August 22, 2015 - 9:00 PM
KAMLOOPS - A district board member hopes to speak with the provincial Minister of Agriculture about "a great number of complaints" about the growing grasshopper population eating away the grasslands near Kamloops and causing concerns for ranchers.
Ken Gillis, the director for the Grasslands area of the Thompson Nicola Regional District, says he plans to ask for solutions like the reinstatement of the Grasshopper Control Act to deal with what he calls a "major problem."
“I have talked to ranchers in the Pritchard area who have lost entire fields,” Gillis says. "I have gone and seen with my own two eyes a residential property where a woman had, I’m guessing, thousands of dollars worth of plants in her backyard completely destroyed."
"Once they run out of grass, they’ll eat everything."
Gillis says he hears the bugs are eating into hay bails, where they also lay their eggs. He notes while grasshopper populations are cyclical and dependant on the year’s weather conditions, he hopes to help ranchers obtain a means to deal with the pest before it becomes a real issue.
“If we don’t have something in place year after year after year, then when a year does come along when they are a major problem we’ve got no means whatsoever of dealing with them,” he says.
Gilis notes he's heard complaints from constituents in Ashcroft, Cache Creek, 70 Mile House and Westwold.
One of those people dealing with the issue is Knutsford rancher Ray Frolek.
“It’s something I’ve never seen before,” Frolek says.
The rancher started to notice part of his pasture deplete in June but watched as the area the grasshoppers were eating continued to grow over the summer.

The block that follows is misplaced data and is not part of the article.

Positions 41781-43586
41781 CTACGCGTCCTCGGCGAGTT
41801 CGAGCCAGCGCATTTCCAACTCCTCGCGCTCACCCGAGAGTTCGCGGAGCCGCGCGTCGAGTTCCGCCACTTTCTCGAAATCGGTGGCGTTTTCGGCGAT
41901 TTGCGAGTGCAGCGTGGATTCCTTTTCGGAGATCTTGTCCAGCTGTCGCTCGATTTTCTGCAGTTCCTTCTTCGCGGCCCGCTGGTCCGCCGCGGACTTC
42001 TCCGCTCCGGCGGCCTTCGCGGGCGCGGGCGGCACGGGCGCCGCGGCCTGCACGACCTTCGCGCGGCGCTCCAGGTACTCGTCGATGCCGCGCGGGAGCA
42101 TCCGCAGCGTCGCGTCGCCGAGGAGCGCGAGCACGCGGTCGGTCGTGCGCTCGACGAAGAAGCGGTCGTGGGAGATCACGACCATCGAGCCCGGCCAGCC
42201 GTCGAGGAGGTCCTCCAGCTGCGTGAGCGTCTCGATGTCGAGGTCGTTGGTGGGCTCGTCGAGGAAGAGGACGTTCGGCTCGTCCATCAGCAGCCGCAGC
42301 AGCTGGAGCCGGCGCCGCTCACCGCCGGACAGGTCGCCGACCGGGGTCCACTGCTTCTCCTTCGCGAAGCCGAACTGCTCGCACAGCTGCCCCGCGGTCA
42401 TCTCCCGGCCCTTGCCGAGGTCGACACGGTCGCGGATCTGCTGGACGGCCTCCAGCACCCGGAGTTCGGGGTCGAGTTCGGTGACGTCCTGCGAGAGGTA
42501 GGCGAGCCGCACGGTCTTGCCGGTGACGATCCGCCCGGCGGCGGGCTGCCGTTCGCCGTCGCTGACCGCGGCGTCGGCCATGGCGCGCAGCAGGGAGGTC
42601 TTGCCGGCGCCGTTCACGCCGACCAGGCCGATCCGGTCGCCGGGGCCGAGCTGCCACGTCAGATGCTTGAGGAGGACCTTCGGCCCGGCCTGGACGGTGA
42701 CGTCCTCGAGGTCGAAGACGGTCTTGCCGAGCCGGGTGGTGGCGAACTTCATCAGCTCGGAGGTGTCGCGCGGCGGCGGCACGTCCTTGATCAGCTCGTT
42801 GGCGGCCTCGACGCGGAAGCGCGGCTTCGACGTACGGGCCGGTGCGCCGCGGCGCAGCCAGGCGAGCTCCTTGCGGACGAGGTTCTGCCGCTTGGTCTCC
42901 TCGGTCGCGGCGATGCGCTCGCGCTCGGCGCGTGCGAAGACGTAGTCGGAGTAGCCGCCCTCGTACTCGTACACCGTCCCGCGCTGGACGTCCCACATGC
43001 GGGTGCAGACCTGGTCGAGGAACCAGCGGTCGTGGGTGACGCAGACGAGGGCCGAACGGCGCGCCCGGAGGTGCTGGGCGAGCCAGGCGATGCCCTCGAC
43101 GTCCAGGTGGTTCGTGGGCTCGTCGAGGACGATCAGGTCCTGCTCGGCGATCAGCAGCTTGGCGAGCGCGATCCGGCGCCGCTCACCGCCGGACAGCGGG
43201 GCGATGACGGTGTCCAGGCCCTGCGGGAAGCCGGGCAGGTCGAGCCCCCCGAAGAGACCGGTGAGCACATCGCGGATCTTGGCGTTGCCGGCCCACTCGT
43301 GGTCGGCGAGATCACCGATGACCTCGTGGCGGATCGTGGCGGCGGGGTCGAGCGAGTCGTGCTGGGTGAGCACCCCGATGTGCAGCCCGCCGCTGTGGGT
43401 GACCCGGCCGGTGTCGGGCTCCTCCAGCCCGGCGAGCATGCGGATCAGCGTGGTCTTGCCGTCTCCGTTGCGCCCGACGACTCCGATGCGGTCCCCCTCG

“They just kept expanding and expanding and it got to the point where they were moving 100 metres every day,” he says of his own pasture. "It got within 100 metres of one of our hay fields. We were really concerned they were going to get into the hay fields and destroy all our crop we were going to be using for winter feed.”
Frolek says ranchers with smaller properties could be in "serious trouble" if they don’t have any fall pasture at all. Without pasture, he says it could leave ranchers with two options: buy feed or sell the herd.
Frolek hired John McCurrach from Purity Service and Supply to aerially spray a protective barriere of for his hay field from a helicopter. He says it’s stopped the grasshoppers for the interim.
McCurrach says the mild winter, early spring and dry weather in the summer months provided the perfect breeding and eating conditions for the pest. The damage extends past the district, he says.
“There was a lot of damage done to grasslands all the way from the United States border right through to the Peace River country - massive destruction from grasshoppers,” McCurrach says. “We’ve seen some of the vineyards where grasshoppers have come and eaten the leaves right off the grape plants. We’ve seen farmers have their hay fields destroyed by grasshoppers, where they’ve eaten whole stands of alfalfa."
Approval for Gillis' application to the Thompson Nicola Regional District to speak to the Minister of Agriculture is pending.
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News from © InfoTel News Ltd, 2015